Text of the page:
We are facing a somewhat awkward problem with our automated build system:
On the various agents comprising this system we have multiple versions of the compiler installed under Visual Studio and we want to be able to select the compiler that will be used. We can log on to the system, select the compiler to the one we want and have the build run. However, the build system uses a different account for the actual build, so that the selection defaults to the most recent compiler instead.
My question: is there a way to select the compiler to use without starting the Visual Studio user-interface? For instance a command-line option or an environment variable?
For years, I have had several versions of the Intel compilers installed on my systems, and almost exclusively use command-line windows for development of character mode applications and DLLs. On one system, I have Intel Fortran 7.1, 9.1, 10, 11.1, 2013SP1, 2016U4 and the current 2017U2. As you may imagine, the older versions serve two purposes: (i) when a forum user reports a problem with a specific old version of the compiler, and (ii) when there is a bug in the present compiler and I want to see if this is a new bug.
Here is how I choose one of the different versions. From the Start menu, or otherwise, I open a Visual-Studio command window (32-bit or 64-bit native). In such a command window, the Microsoft tools and libraries are accessible, and provide a framework to which we can add the Intel tools, headers/modules and libraries. To add the Intel tools, I run one of a number of batch files, e.g., add16u132.bat, to add the Intel 2016 32-bit tools and libraries. Each batch file is quite simple: it has to (i) copy %PATH% to %OPATH%, and similarly %LIB% and %INCLUDE%, for restoring the default PATH, etc., should I wish to switch to a different version of Intel tools, and (ii) modify PATH, LIB and INCLUDE by adding the paths to the Intel tools version that I wish to use. The SETLOCAL and ENDLOCAL commands can be useful in such batch files.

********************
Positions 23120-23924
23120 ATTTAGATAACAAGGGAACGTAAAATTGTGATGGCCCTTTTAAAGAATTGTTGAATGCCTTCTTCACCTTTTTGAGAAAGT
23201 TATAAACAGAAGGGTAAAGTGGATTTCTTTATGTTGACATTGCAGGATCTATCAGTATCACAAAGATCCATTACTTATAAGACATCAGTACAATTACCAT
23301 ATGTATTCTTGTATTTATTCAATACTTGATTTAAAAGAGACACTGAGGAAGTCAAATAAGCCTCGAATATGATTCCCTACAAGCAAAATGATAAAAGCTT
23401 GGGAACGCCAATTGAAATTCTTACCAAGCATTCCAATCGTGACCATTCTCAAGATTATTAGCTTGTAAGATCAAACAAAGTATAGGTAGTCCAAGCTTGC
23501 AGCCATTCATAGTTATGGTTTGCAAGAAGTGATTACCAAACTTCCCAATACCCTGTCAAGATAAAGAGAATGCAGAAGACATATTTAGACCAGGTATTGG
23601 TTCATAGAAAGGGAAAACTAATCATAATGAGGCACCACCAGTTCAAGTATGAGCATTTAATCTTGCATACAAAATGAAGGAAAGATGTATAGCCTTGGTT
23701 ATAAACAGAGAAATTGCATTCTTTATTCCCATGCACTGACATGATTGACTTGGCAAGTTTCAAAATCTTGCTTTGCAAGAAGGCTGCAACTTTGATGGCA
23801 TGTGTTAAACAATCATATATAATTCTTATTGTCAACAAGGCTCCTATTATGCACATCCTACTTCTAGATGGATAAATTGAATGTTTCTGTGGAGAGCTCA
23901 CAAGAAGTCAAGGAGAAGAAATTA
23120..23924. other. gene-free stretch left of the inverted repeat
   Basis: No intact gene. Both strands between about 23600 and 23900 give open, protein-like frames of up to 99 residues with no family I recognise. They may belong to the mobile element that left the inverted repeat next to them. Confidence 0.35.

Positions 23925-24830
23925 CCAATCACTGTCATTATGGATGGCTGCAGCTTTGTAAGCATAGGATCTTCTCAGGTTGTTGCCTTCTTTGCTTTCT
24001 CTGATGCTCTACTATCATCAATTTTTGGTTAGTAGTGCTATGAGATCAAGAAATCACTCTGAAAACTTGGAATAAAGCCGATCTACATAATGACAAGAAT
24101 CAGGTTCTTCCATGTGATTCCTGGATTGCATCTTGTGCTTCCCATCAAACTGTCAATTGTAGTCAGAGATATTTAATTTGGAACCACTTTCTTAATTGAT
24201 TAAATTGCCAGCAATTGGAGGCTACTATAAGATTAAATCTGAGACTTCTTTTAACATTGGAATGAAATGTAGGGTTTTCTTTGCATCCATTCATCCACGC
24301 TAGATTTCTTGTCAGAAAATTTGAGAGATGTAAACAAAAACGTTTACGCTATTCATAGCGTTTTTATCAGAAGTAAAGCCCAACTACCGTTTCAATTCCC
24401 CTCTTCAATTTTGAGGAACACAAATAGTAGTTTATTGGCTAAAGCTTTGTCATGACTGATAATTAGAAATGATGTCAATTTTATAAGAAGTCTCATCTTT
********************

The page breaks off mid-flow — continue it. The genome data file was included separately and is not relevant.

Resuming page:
To make this work, a precaution is necessary. It is a fact of life that many software installers modify the Windows global environment without asking for the user's permission. To manage this, I make a back-up copy of the environment to a text file before doing an installation, and use this backup to undo the damage done, after the installer finishes. Without this precaution, it is easy to end up with an environment in which you compile using one version of the MKL modules, for example, but link with a different version of the MKL libraries, which will quite probably cause puzzling errors at run time.
Another possibility is using the Visual Studio /useenv command-line option. When using this, open a pre-initialized Intel compiler command-prompt window and add /useenv option to the devenv command-line. This will use the underlying Fortran environment (PATH, INCLUDE, etc.) for the selected command-prompt window.
Hi Kevin, mecej4,
thanks for this - I am not sure how the build tasks on our system are to be configured, but at the very least both your answers provide an opportunity to experiment. Thanks.